One of those problems, Dobbins said, was the low number of bids on projects the city would receive in the past.

“That led into taking a deep look into the process we utilized to select contractors,” Dobbins said. “Personally, and it’s no secret I’m not from here, I was taken aback seeing, not only the contractors, but the limited number that would bid for projects. That goes back to our entire open market system. It’s based on us getting the best price through a bid process, and when you have such a limited number of bidders, it’s very difficult for us to get a good price.”

“We looked at insurance rates because, until recently, we had some requirements which were above the state requirements and were not in line to the task and we were able to work with the board and get those reduced,”Dobbins said. “So that has helped us and we’ve started getting more bidders.”

Dobbins also said the city consulted with the United States Engineering Association to come up with a new selection system.

“The new system we’re putting into place has fewer categories,” Dobbins said. “We reached out to the United States Engineering Association and asked them for a nationwide best practice in selecting architectural firms, construction companies, engineers, and they provided us with that information. We did add a couple things to that. One of them was, once we narrow it down to three participants, I want a thorough background (check) done of those companies from their references if they were on budget and if they were on schedule. One of the issues that gets noted is someone who comes in, knows the system and low-bids the project. Then on the back end, once they’re awarded the project, we start to see change orders and when change orders occur, maybe the low-bidding company was higher than the next company in line.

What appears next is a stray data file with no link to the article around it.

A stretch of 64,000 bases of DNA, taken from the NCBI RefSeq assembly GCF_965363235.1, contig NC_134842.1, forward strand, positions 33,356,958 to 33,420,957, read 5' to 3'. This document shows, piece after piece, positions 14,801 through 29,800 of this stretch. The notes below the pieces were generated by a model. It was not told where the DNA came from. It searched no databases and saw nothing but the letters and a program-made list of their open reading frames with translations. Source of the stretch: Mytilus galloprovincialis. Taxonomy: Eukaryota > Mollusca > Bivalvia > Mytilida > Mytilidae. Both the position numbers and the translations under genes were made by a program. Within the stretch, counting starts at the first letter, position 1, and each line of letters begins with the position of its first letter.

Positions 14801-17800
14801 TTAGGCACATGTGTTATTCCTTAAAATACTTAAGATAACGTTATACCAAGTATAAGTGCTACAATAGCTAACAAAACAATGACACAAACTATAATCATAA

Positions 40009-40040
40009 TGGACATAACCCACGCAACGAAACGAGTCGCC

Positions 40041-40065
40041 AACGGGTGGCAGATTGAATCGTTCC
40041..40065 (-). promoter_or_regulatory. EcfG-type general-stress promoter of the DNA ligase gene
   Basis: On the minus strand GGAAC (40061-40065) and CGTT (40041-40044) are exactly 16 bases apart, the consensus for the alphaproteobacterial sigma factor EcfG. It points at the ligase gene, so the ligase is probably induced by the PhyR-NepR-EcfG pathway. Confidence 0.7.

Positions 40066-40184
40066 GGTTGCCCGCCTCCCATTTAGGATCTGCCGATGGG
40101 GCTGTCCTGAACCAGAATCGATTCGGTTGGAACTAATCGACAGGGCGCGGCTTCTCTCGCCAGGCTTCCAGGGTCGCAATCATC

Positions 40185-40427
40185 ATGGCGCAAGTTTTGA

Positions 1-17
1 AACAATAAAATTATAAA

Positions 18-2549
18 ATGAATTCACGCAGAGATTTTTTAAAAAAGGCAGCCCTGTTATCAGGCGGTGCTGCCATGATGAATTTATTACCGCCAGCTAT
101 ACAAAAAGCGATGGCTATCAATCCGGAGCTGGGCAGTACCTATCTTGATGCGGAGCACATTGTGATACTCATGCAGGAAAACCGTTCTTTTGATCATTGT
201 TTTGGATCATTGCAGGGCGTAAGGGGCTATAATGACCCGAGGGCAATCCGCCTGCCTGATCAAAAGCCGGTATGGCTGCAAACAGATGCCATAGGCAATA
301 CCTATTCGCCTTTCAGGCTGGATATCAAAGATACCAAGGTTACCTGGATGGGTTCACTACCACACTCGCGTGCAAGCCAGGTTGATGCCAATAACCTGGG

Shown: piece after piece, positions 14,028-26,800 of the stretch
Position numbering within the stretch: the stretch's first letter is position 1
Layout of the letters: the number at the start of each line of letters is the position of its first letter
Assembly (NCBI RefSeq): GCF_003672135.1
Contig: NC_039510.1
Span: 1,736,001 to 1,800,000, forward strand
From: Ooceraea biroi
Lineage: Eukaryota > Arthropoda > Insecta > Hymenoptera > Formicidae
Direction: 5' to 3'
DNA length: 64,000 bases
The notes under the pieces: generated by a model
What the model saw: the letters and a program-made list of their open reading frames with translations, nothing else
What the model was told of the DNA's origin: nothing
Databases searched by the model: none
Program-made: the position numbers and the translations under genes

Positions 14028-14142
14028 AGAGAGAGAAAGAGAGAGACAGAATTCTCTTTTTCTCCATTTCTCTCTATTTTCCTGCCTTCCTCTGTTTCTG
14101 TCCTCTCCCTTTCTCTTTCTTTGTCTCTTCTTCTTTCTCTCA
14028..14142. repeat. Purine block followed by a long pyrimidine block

“Those are all things that came to our attention and we’re focusing on. The new selection process will actually involve checking references and checking the people who made those bids did come in on target, on the appropriate time frame.”

According to a report from the utilities department, project designs are scheduled for completion on April 19, with bids for construction set to begin in May. Bids for construction would be presented to the board of aldermen in June with a notice to proceed for construction by July 10.